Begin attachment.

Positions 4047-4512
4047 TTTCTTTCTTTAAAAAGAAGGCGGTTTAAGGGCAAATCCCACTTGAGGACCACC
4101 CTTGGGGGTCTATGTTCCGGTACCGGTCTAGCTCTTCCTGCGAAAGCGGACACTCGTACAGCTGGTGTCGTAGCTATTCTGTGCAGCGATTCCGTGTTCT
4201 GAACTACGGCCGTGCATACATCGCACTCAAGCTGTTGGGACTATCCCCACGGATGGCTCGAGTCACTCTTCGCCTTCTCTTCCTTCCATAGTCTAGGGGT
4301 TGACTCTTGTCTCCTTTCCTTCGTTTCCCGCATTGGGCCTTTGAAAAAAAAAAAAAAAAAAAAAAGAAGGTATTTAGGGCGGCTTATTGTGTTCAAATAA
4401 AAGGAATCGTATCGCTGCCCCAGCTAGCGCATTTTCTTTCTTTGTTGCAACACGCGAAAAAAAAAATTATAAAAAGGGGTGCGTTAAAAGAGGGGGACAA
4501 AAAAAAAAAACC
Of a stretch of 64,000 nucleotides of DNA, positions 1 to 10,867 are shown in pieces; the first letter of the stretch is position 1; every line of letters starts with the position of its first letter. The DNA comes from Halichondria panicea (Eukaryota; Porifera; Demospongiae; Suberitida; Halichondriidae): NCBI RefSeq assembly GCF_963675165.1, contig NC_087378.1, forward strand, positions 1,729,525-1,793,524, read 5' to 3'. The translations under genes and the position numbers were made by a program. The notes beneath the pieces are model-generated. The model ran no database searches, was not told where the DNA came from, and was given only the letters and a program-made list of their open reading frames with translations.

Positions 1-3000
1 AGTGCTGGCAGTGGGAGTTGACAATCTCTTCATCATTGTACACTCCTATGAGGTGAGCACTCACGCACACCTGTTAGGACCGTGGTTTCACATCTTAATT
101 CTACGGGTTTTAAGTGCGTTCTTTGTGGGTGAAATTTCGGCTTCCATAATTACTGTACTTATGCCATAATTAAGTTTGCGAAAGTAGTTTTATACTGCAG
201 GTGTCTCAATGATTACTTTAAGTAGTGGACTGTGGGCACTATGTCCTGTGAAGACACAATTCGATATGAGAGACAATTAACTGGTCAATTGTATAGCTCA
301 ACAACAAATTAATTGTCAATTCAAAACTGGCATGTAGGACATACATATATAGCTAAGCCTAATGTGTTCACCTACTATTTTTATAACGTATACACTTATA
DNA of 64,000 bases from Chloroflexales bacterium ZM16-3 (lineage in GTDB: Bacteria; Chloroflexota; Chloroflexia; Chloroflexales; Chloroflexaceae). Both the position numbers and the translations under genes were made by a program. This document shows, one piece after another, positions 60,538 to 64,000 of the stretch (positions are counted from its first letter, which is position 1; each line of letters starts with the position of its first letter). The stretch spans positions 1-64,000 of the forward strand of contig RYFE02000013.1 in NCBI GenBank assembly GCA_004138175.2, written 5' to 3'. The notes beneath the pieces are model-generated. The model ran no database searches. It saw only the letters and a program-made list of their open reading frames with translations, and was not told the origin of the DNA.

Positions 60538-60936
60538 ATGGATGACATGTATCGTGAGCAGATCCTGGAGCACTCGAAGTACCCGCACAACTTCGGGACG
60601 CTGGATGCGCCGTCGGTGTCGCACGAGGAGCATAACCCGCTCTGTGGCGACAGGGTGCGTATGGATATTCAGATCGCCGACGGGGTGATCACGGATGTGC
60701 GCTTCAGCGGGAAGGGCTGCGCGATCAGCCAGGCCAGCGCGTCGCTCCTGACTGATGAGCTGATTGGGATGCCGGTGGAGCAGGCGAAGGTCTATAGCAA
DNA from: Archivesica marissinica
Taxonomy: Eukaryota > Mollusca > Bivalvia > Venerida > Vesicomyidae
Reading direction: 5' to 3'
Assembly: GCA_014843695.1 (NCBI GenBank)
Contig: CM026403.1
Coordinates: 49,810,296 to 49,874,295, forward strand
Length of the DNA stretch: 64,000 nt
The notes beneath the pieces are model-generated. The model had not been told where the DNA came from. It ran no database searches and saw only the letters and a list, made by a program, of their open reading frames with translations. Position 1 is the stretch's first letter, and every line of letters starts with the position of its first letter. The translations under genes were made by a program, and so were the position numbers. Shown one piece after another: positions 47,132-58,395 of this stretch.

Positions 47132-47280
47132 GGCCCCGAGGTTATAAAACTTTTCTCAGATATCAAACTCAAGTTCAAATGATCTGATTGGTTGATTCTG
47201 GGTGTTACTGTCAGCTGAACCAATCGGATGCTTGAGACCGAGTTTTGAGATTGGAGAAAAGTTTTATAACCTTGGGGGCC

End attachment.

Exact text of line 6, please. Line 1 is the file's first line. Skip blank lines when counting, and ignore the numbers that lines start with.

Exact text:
4401 AAGGAATCGTATCGCTGCCCCAGCTAGCGCATTTTCTTTCTTTGTTGCAACACGCGAAAAAAAAAATTATAAAAAGGGGTGCGTTAAAAGAGGGGGACAA